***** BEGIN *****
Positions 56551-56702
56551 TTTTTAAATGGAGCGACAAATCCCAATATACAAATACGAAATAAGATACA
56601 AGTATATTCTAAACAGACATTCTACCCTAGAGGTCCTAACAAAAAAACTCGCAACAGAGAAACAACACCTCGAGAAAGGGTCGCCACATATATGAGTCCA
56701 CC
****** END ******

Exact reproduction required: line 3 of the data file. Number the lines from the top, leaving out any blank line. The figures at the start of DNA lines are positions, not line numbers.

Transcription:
56601 AGTATATTCTAAACAGACATTCTACCCTAGAGGTCCTAACAAAAAAACTCGCAACAGAGAAACAACACCTCGAGAAAGGGTCGCCACATATATGAGTCCA